Thursday 24 November 2022

Cheap platform lamps

In the box of life that formed the parts that were ripped off Rhiw Mk1 were the platform lamps. Not for me then the Bachmann or Wills products, which weren't yet available, but some fairly quick concoctions of my own. The problem was that over several years and the box being tossed about, there was a little bit of damage and one had vanished altogether. There was some repair work required and a new one to be made up. The brass rod used originally had also disappeared, but I found some slightly narrower steel that was close enough. Steel doesn't take solder particularly well, but some furious cleaning and a hot iron saw something that would pass sweated up.

A piece of 60 thou was removed from the scrapbox, shaped to match the originals and drilled to take the rod.

The new one was destined for the far left of the platform, so any slight difference wouldn't be obvious as it was well away from the others. It was first coated in enamel paint to prime it (there can't be many modellers who don't have a tin of ex-Spitfire duck egg to do this) and after leaving overnight the whole brace were finished and/or tidied with a coat of 63 grey and the platform numbers re-attached. Holes were drilled into the platform and the lamps stuck in with UHU. Probably less than an hour in total, and almost zero material cost.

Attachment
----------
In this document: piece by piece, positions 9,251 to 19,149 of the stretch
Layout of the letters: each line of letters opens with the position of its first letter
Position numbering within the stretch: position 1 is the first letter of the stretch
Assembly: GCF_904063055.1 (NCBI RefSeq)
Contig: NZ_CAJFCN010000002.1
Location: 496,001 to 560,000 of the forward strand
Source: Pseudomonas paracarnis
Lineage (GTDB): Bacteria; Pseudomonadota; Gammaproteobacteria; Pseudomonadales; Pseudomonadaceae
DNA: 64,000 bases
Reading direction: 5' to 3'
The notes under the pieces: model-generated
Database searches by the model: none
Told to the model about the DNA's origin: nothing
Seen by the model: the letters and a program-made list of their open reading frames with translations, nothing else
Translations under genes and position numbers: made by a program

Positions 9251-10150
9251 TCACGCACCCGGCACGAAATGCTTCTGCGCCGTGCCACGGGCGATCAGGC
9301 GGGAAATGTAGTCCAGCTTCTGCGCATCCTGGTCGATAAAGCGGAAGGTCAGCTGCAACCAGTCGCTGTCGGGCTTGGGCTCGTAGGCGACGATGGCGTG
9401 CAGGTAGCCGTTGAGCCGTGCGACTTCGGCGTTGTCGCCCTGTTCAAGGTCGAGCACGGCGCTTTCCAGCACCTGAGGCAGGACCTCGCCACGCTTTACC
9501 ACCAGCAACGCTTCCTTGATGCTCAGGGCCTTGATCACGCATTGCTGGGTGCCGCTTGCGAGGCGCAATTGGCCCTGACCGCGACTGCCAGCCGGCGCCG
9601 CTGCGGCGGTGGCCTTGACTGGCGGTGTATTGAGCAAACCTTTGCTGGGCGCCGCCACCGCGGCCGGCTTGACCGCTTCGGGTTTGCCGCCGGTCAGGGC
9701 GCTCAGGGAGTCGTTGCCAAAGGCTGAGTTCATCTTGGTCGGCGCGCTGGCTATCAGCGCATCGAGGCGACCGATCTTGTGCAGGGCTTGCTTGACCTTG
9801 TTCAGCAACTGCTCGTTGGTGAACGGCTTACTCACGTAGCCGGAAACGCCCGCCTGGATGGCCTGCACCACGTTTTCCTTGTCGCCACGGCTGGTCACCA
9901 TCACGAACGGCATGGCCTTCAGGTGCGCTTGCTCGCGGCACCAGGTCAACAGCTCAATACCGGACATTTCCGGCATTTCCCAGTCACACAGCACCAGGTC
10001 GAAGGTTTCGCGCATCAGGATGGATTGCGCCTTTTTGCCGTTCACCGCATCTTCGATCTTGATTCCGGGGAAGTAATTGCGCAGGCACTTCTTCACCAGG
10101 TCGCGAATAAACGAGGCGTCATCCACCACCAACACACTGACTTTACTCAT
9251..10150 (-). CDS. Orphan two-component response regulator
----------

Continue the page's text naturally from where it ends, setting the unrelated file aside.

1 comment:

  1. Platform lamps (at least the more modern ones) seem to have been a bit of a blind spot for several manufacturers; they're one of those things that are almost hidden in plain sight and yet can play a vital role in defining the era of the layout. Even here at happy Ham Street there have been several types used in the nearly 50 years since the original oil lamps, still present in photos from 1975, were replaced (no gas in the village so I have to make my own). Late 1970s/80s photos show tall, slender light coloured (grey?) poles with long narrow lamp housings, then there's the NSE era red posts with pear-shaped discharge lamp fittings and currently silver galvanised tilt-over poles with either discharge or latterly LED lamps.
    Unfortunately, whenever I look at the various commercial offerings that supposedly represent station lamps I just see horrible, blobby, badly painted and out of register lumps of plastic or whitemetal for lots of money...your way of representing lamps is much better!